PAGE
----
The recognition by the EC that a one-size-fits-all approach is impossible in the EU, is an important element, as the starting point is so diverse in the national energy mix.
The upcoming EC Communication on the Renovation wave must reflect this approach.
More than ever, it is essential to achieve the European internal energy market. This means going beyond the harmful limitations of an internal market for electricity and one for gas. Instead, the objective should be to create a resilient, efficient, secure and renewable internal market based on heat and electricity.
This is why EGEC called for the creation of an internal market for Heat. The internal market for gas legislation is the largest indirect fossil fuel subsidy within the EU. It continues to distort dialogue on meeting climate targets as well as speeding up the energy transition. This is why the TEN-E framework continues to be one of the largest fossil fuel subsidies for system costs and importantly, ignores the role of indigenous renewable heat basins and reservoirs.
The hydrogen hype and Clean Hydrogen Alliance are different this time around. The original High Level Group on Hydrogen established in 2002 by the Commission President Romano Prodi failed to deliver. The danger now is that hydrogen focuses on amortising existing gas infrastructures rather than supporting electrolysis, and disturbing the internal energy market. Considerable public subsidies could be given to fossil gas infrastructure to allow about 10% blended hydrogen rather than going into baseload renewable electricity from geothermal, Concentrated Solar Power and ocean energy solutions combined with other RES. Moreover, this renewable energy capacity must be in addition to that needed for power sector decarbonisation.
Originally, the Commission was looking into Smart Sector Integration. However, the increased inclusion of fossil fuels at the expense of increased usage of electricity and heat sector turned this initiative into merely Energy System Integration. There is time for Council and the Parliament to reinsert aspects that would make this ‘smart’ again.
Energy efficiency and renewable energy continue to face institutional discrimination. The EU’s Long Term Strategy needs to be urgently reassessed to finally be able to forecast the whole energy sector. This includes recognising that 50% of the EU’s final energy demand comes from heating & cooling.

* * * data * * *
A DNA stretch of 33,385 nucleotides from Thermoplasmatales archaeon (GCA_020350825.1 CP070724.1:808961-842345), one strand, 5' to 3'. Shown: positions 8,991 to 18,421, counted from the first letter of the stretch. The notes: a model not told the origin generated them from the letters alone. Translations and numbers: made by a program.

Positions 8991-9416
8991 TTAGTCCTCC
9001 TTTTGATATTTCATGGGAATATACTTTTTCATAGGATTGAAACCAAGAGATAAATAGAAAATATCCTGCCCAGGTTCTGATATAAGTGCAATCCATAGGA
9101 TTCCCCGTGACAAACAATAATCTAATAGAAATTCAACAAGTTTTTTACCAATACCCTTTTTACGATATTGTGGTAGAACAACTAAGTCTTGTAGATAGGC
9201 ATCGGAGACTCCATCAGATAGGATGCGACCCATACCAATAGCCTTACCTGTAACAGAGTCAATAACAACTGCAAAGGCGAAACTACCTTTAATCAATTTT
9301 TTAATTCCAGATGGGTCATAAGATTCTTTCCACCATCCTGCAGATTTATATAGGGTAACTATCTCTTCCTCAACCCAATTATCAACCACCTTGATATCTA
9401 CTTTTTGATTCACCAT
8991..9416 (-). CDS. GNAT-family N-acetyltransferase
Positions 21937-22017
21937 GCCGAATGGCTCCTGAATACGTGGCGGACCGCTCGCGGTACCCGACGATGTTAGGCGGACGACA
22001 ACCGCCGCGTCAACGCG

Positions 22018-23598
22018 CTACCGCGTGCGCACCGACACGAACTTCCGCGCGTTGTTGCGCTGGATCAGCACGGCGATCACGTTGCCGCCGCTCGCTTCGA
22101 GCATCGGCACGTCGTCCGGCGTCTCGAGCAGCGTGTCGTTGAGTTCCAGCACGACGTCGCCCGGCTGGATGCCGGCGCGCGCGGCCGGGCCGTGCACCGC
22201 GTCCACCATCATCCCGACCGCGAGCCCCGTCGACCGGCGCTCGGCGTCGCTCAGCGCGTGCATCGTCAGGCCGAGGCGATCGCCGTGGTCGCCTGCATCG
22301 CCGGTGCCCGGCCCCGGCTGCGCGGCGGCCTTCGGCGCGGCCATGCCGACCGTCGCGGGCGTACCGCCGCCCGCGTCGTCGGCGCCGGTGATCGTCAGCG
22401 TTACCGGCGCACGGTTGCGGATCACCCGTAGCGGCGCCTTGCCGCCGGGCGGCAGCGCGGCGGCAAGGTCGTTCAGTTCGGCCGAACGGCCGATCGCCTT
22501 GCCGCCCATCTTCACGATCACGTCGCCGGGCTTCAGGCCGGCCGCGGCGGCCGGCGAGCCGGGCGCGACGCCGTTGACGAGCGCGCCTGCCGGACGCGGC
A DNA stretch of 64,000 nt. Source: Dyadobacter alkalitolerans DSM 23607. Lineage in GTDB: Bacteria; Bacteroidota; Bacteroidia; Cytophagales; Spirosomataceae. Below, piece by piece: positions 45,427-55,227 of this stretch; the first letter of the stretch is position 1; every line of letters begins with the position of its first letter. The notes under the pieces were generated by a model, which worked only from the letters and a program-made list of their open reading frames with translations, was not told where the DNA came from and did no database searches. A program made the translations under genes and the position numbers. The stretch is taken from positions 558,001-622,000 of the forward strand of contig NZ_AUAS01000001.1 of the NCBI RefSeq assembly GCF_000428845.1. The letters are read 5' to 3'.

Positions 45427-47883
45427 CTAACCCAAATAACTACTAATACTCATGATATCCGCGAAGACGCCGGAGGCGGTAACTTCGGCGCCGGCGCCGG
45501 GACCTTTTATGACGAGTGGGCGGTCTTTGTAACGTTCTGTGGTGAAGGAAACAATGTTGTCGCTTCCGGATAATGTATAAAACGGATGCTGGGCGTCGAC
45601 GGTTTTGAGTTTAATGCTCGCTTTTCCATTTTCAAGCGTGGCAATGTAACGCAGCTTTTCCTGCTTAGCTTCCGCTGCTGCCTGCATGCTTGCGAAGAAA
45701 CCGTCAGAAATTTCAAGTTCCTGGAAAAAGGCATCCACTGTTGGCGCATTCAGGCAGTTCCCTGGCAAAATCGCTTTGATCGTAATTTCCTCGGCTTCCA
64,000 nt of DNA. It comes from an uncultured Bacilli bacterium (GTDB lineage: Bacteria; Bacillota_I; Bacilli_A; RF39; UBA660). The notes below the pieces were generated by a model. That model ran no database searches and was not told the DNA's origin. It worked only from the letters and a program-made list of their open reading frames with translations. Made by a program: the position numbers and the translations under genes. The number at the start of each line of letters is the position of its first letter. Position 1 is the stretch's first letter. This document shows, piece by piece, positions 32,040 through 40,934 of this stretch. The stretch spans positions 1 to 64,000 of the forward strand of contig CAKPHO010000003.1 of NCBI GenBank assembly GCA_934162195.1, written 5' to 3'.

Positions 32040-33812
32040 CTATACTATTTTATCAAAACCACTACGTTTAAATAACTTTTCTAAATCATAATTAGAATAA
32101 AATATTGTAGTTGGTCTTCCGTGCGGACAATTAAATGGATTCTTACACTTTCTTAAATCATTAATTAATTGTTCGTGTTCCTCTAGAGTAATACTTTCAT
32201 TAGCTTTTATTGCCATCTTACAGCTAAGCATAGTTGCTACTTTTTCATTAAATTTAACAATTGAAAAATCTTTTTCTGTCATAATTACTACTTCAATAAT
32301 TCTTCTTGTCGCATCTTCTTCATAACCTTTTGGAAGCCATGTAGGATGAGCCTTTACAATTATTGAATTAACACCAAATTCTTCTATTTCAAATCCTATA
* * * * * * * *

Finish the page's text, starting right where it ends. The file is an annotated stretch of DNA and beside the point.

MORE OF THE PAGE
The PRIMES model’s obvious limitations need to be acknowledged to avoid the false impression that this is the perfect model to draw out decarbonisation pathways. It isn’t. Distortions in heat appliances, discount rates, technology learning, costs reductions, non-energy benefits have dogged it for over a decade. It has also led to many policy blind alleys.
Solutions that decarbonise, provide additional revenue streams and tackle key socio-economic solutions must be prioritised. The RES allow a “made in Europe” manufacturing and production of the electricity and h&c supply with local RES such as geothermal. Geothermal can supply power and heat, thermal storage but also lithium! The geothermal technologies will then faster the decarbonization with a dedicated strategy.
To decarbonize the transport sector, the energy efficiency first principle must be applied. Electric vehicles are crucial. Even parts of the fossil gas industry recognise its inevitability. British Gas placed an order for 1,000 full battery electric vans on 7 July 2020. This is the largest order from a fleet manager so far in the country and indication of the direction of travel for mobility. Yet the EU remains perilously exposed to lithium imports, which is often mined unsustainably. The race for geothermal lithium, which is sourced sustainably from geothermal plants which meet stringent EU environmental regulations, ensures that EU electric battery manufacturing has access to reliable supplies on its doorstep. Large-scale geothermal energy plants used to decarbonise heat demand in industrial sectors such as chemicals, paper and pulp, and cement, would be able to benefit from this moneymaking trade. Geothermal lithium is the only climate mitigation solution providing an additional revenue stream to decarbonisation.
Renewable energy and energy efficiencies are one of the best policy-driven EU industrial strategy success stories. Renewable energy technologies, business model innovation, even the hydrogen made from renewable electrolysis are part of this success story, part of manufacturing excellence which is “made in Europe”.
Energy poverty, which afflicts between 50 and 125 million EU citizens, who are unable to afford adequate heating, must be treated as a priority issue. It occurs due to a mix of energy inefficient buildings and appliances, high energy expenses and low incomes. But energy poverty is also related to the energy sources used in buildings. Installing renewables systems – such as geothermal heat pumps and geothermal district heating & cooling – could greatly contribute to tackle this serious issue. The reasons are multiple. Renewables technologies for heating and cooling have low operational costs in the long run. They improve air quality and cut pollution coming from fossil sources. They are secure as they do not have to be imported from third countries. They are available all year around. The current focus on installing electric vehicle charging capacity rather than eradicating energy poverty is both misguided and despicable. The Renovation Wave should reflect this aspect.
All this and much more are the reason why 2020 is the start of the geothermal decade.
We hope you enjoy these thoughts and are able to recharge your batteries over summer. Comments and observations are welcome.
Philippe Dumas (EGEC Secretary General) & Sanjeev Kumar (EGEC Head of Policy)
Download the PDF of the EGEC Summer Statement here